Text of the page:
The Ban­quet of Esther Rosenbaum

Pen­ny Simpson
  • Review
By – January 5, 2012
The Ban­quet of Esther Rosen­baum is a feast of lan­guage, in some ways akin to the feasts depict­ed in the Bib­li­cal Book of Esther. Simpson’s nov­el, though, is served on a plat­ter embell­ished with sim­i­les and metaphors so strong that their aro­mas per­me­ate the text with every page. Stuffed with Tal­mu­dic ref­er­ences, Jew­ish tra­di­tions, and Hasidic char­ac­ters, Simp­son tells a mod­ern­ized tale of Esther [Rosen­baum], a sev­en-foot-tall, fif­teen-yearold girl who, like her name­sake, grows into a woman of worth and flour­ish­es like a flower grow­ing in a swamp.”

Set in pre-war Berlin, from 1915 to 1946, this is a sto­ry of exile; at the same time, it is a social com­men­tary in which Simp­son blends the con­flicts between the sec­u­lar and non-sec­u­lar with the strug­gles of the Jew­ish peo­ple and the deca­dence and debauch­ery of the famous. Lay­ered with­in are tales of per­son­al strug­gles in an unyield­ing soci­ety at the end of one war and on the brink of anoth­er. With all that, it is also the sto­ry of Esther, an orphaned girl who believes that every­one falls away from [her] even­tu­al­ly, like dead flower heads,” an ambi­tious girl who des­per­ate­ly want[s] to walk in this world,” and a girl who is giv­en to falling in love with unat­tain­able men who rep­re­sent father fig­ures. But, it is Esther’s culi­nary tal­ents that bring her fame, and before long she is rec­og­nized as the most promi­nent chef in one of Berlin’s finest restau­rants. Foods, and the recipes she cre­ates, are her voice, her vehi­cle to feed imag­i­na­tions as greedy as hol­low stom­achs. [She] is this sto­ry and noth­ing more.”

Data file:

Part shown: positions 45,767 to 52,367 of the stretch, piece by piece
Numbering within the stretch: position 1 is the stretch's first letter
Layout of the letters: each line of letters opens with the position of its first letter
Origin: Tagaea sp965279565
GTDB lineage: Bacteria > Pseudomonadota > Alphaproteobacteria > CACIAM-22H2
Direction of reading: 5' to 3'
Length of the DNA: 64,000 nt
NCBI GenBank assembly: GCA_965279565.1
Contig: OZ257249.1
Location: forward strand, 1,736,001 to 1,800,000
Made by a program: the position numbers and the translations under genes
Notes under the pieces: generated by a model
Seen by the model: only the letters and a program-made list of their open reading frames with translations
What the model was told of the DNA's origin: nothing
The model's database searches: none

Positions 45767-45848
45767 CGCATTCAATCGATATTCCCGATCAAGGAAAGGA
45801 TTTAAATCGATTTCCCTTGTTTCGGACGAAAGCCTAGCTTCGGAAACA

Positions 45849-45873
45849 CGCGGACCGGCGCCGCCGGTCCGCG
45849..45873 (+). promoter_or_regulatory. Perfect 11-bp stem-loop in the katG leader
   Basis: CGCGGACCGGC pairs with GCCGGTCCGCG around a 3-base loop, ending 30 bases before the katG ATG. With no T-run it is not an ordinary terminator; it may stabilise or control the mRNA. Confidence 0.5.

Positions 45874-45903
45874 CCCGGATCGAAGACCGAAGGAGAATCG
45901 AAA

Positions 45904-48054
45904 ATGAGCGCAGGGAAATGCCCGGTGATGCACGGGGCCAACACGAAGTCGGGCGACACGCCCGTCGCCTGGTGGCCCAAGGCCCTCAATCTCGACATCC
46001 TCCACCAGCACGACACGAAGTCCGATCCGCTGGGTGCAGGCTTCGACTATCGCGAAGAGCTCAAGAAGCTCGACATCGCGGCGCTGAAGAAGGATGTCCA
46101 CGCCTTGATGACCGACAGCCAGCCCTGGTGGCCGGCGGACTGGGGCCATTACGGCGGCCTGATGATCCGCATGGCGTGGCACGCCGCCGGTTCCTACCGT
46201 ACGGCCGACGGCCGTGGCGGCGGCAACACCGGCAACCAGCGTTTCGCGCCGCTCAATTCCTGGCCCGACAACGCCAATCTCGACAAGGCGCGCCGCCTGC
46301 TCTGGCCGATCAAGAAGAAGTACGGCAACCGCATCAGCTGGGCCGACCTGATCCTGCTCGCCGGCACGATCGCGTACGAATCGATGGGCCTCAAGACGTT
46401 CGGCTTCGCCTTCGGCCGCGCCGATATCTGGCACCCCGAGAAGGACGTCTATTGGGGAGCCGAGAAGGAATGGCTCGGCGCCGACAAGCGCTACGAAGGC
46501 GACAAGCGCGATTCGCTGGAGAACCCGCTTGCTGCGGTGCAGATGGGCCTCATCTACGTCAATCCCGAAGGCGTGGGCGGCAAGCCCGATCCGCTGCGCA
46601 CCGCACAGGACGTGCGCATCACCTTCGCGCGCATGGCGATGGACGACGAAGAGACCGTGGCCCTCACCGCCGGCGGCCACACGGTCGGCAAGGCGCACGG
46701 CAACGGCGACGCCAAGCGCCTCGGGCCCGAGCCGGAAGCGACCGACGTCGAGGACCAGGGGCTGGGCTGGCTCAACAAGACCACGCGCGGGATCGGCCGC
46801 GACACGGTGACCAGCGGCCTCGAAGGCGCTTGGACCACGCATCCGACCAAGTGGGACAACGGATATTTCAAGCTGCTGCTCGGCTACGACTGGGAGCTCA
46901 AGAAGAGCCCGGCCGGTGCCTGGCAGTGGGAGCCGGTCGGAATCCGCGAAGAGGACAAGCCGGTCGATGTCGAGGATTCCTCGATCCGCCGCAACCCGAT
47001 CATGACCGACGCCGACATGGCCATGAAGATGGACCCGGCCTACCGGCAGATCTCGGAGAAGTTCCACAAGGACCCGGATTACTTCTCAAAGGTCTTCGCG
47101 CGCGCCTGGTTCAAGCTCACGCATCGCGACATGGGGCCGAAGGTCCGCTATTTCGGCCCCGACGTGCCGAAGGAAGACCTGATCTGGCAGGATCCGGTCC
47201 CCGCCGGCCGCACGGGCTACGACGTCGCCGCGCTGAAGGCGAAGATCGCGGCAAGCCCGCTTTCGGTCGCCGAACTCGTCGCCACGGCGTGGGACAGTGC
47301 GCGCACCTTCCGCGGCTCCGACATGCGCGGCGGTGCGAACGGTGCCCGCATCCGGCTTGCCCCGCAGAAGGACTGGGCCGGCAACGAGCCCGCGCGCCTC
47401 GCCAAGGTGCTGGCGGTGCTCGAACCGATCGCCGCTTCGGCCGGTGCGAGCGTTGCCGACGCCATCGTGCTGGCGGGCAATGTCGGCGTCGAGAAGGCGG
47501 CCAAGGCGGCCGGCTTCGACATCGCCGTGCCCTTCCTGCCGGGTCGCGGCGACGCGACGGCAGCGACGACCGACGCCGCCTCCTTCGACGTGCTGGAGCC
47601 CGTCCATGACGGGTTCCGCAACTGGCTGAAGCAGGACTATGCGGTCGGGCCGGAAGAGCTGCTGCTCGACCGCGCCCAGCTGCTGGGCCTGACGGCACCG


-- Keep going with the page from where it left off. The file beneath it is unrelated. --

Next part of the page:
Malv­ina D. Engel­berg, an inde­pen­dent schol­ar, has taught com­po­si­tion and lit­er­a­ture at the uni­ver­si­ty lev­el for the past fif­teen years. She is a Ph.D. can­di­date at the Uni­ver­si­ty of Miami.

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